The effectiveness of active exercise as an intervention for functional ankle instability: a systematic review

Sports Med. 2008;38(7):553-63. doi: 10.2165/00007256-200838070-00003.


Functional ankle instability (FAI) is a term used to describe an ankle that easily 'gives way' with activity. There have been many proposed causes of FAI including joint proprioceptive deficiency, muscle weakness, balance control impairments, and delayed muscle reaction time, none of which has proven to be the exclusive cause of FAI. Treatment becomes difficult when the causative factor of the injury is obscure. This systematic review evaluates the clinical trials involving conservative exercise interventions in FAI and examines the changes induced by the exercise treatments to the various potential FAI factors. Sixteen articles describing the active exercise treatment of FAI were analysed using Sackett's levels of evidence and were examined for scientific rigor. From this review, it can be concluded that conservative treatment interventions including balance, proprioceptive and muscle strengthening exercises are effective for patients with FAI in decreasing the incidence of giving-way episodes, improving balance stability, and improving function.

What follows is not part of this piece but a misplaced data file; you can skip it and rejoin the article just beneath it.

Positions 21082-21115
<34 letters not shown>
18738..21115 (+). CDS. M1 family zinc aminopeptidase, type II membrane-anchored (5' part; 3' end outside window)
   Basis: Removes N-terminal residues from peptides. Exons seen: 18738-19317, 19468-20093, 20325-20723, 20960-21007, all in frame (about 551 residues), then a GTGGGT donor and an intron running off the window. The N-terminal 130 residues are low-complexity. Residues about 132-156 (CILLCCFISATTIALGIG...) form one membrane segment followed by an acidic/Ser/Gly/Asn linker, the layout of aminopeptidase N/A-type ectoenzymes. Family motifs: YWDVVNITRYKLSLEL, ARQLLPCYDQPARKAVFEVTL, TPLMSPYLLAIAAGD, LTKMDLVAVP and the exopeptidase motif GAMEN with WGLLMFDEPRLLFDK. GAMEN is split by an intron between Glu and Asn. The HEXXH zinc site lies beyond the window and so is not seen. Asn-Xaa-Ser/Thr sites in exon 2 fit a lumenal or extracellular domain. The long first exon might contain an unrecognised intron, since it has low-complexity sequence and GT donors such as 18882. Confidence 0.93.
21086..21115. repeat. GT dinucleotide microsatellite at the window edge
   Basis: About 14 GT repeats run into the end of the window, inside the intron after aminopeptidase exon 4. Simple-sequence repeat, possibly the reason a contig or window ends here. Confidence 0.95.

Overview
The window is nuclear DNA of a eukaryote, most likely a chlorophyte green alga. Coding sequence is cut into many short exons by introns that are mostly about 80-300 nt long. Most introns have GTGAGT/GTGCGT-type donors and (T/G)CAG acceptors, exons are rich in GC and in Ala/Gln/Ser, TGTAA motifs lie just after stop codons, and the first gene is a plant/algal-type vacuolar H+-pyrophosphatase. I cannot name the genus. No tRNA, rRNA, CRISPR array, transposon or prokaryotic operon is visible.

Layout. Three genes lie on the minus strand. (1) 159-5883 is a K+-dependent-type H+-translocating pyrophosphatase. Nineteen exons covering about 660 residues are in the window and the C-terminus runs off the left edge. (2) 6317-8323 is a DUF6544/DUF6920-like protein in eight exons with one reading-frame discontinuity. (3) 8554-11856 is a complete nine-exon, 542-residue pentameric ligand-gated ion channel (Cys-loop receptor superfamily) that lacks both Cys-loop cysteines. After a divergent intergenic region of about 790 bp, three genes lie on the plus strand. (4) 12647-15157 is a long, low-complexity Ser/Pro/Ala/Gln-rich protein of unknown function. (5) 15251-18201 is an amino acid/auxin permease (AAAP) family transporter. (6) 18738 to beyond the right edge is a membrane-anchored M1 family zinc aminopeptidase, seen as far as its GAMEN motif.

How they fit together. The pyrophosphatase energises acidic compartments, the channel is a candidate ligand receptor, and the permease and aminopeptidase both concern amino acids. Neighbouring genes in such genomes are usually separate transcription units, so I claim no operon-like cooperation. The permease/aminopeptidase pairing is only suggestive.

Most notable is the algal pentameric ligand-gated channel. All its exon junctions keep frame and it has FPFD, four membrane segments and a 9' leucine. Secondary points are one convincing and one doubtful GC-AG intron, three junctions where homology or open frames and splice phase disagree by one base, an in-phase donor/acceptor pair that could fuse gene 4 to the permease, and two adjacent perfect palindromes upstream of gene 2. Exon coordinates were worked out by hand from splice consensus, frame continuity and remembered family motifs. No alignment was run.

Publication types

  • Research Support, Non-U.S. Gov't
  • Review
  • Systematic Review

MeSH terms

  • Ankle Joint / physiopathology*
  • Exercise Therapy*
  • Humans
  • Joint Instability / physiopathology*
  • Joint Instability / therapy
  • Muscle Contraction
  • Muscle, Skeletal / physiopathology
  • Proprioception